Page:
Don't mess with Suzette. Dynamite comes in small packages. :)

Anonymous said...

The boat slip saved England in WWII.... Now I have heard it all.

Obviously, you haven't heard it all, or you would know the importance of this site to the Allies.

NO OIL from the merchant marines = no military industry to build equipment, no planes flying and no protection for Europe.

Anonymous said...

Everyone should forward and/print this article and then send to every elected official. Politicians appear to have no respect for history unless it involves them receiving pensions.

Anonymous said...

No need for any of this history to be memorialized. Our Cuban-American politicians, their friends, family and political backers just returned from 70th anniversary D-day celebrations in France with a side-trip to Spain(paid by us taxpayers), so they absorbed all the history this community needs.

Anonymous said...

just think, without the subchasers taking out and controlling the German subs and Uboats that were sinking the oil ships coming around Florida, there may have not been a D-Day celebration for our elected officials to go to.

I find it highly offensive that our officials hightail it across the world to think about WWII and then want to give away the parcel that should be a state-side memorial.

Anonymous said...

If the Bay of Pigs fiasco had trained and launched from this slip and not the Coral Gables waterway this would be a non-starter.

Anonymous said...

Pretty stupid and pointless article

Anonymous said...

Here is an idea, how about a museum somewhere along the extra 4.3 acres that the park will have under the Museum Park & Field proposal to commemorate and explain the history of the area, including but not limited to the native American Indians and Fort Dallas, rather than a dirty collection of trash and debris in a manufactured attempt to replicate a boat slip that no longer has any use or value (that is why the rest of them have been filled in). It is called progress and development, and it happens in every city. A museum will do a much better and accurate job of telling the stories (and not just one story about a small period in time), than a boat slip and people who think it saved England in WWII.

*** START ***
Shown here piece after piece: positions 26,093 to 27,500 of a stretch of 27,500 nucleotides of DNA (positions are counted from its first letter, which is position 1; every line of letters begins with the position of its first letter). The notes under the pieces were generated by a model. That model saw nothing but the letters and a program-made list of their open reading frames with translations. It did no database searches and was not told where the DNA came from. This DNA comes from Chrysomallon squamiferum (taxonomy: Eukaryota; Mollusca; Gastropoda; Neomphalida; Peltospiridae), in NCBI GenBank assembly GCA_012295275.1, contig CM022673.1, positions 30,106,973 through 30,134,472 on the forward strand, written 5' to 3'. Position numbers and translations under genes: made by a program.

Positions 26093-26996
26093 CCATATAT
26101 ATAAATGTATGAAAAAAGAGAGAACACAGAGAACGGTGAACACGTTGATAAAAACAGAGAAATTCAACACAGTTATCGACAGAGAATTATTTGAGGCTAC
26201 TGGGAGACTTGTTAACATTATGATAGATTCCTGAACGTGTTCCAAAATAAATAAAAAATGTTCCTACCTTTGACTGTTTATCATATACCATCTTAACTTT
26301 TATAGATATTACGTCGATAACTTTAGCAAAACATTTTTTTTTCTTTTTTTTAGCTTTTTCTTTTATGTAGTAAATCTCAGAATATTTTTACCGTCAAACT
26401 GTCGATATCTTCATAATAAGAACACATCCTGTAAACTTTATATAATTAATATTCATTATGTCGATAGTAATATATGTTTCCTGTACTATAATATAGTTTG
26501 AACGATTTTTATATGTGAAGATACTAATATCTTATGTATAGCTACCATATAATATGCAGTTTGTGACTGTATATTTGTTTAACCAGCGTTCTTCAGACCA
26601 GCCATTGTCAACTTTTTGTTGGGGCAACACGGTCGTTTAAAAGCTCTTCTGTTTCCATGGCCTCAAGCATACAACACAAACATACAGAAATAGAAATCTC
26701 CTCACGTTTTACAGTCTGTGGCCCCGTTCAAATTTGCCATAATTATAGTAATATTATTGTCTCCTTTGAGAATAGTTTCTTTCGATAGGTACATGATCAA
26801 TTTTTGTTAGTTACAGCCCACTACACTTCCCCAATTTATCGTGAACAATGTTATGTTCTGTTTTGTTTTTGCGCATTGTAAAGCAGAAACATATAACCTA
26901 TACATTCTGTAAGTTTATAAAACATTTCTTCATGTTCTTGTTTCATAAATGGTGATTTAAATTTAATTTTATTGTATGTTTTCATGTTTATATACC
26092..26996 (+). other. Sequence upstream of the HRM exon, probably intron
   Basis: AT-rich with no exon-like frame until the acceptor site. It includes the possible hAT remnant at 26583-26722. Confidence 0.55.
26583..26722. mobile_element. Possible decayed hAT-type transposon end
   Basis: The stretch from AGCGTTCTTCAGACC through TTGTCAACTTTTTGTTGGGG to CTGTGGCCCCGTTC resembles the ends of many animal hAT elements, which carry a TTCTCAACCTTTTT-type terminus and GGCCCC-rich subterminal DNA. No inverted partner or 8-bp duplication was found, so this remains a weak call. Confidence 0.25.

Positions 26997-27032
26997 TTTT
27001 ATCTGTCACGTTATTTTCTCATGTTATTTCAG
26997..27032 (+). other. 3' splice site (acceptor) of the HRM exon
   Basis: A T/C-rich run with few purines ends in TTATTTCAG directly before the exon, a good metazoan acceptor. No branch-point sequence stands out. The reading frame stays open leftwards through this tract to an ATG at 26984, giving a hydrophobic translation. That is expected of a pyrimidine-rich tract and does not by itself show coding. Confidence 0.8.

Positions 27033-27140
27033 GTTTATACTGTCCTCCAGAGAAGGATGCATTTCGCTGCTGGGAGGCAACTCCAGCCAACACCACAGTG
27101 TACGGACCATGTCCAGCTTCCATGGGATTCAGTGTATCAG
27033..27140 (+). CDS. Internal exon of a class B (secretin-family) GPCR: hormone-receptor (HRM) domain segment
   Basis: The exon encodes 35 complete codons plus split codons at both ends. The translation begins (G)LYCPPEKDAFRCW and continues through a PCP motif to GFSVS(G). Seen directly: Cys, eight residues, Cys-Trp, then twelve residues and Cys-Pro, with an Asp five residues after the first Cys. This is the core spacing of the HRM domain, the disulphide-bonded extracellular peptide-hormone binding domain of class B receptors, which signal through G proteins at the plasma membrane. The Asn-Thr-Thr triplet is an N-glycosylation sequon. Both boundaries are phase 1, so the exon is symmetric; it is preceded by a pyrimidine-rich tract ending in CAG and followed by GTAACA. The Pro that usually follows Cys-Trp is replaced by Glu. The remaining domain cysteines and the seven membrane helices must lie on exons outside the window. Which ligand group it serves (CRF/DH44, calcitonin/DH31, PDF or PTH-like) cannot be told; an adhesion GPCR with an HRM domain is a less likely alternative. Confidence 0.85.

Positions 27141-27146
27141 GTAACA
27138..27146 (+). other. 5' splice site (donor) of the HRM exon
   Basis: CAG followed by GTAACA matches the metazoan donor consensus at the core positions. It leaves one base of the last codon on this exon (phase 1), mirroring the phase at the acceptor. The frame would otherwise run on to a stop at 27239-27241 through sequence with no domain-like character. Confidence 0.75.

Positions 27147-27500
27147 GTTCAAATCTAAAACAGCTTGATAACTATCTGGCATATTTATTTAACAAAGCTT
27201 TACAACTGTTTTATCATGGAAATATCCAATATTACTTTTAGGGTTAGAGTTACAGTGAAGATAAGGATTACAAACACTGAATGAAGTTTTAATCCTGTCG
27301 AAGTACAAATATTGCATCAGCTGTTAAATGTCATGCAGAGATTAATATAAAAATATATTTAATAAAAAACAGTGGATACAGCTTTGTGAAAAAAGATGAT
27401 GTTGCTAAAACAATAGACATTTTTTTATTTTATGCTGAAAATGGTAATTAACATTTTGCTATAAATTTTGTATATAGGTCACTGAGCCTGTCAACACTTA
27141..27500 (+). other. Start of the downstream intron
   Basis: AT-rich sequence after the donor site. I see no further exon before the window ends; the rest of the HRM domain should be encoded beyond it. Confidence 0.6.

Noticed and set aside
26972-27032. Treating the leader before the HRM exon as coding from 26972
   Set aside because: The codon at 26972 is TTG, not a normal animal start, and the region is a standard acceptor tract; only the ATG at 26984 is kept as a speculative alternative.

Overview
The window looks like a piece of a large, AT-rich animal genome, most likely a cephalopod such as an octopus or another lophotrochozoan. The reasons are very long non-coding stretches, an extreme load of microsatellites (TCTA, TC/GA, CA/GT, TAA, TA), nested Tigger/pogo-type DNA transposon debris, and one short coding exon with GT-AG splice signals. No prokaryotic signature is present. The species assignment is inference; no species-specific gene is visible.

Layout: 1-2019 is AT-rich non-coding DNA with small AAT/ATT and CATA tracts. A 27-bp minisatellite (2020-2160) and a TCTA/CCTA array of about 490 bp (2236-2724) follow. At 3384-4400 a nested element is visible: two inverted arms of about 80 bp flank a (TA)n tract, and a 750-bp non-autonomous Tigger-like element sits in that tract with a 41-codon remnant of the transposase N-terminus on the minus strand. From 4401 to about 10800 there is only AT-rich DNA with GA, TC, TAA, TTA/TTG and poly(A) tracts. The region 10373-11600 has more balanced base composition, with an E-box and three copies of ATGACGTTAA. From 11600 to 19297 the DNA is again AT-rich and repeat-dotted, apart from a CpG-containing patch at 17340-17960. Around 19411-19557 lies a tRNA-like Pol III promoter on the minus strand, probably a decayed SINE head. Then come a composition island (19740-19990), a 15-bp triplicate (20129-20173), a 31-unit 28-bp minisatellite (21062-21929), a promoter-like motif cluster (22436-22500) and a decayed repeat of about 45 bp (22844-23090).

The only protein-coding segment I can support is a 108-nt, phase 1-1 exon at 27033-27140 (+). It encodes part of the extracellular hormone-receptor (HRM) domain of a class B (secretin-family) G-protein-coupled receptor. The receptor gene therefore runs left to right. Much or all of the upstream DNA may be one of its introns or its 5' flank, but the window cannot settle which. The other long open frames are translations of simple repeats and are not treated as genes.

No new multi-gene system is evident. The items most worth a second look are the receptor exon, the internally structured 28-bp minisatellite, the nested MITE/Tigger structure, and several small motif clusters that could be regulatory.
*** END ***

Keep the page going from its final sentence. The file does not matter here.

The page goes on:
Anonymous said...

"I got no ideas so lets fill it in."
That's what I call visionary.

Even mega yacht slips with Bellagio fountains a rain curtain with lasers would be better than the stadium.

Yes that was once proposed by Merrill Stevens and there are drawings. Looks like Monaco in season

Anonymous said...

Not one mention of the FEC boat slip or of it saving England during World War II.... I wonder why??


Anonymous said...

The military is one of the worst polluters of our country. Show me the soil tests for this area.

Anonymous said...

Oh yah. Lets not have a mature dialogue on Miami history and what we can better do to preserve it.

We should be proud to preserve this slip, the miami circle, and other important locations in the place they exist.

There is a history museum. No one goes there except for wine and cheese. Have You noticed that the county gives all these huge mega museums money to exist, which is fine, but a memorial seems to work well for Washington DC -

Is miami so important that it doesn't need places to go and reflect history?

Why can't we have history commemorated in the open without a million dollar museum? Or a without a give away of public space? Soccer does not require a historical boat slip to be successful.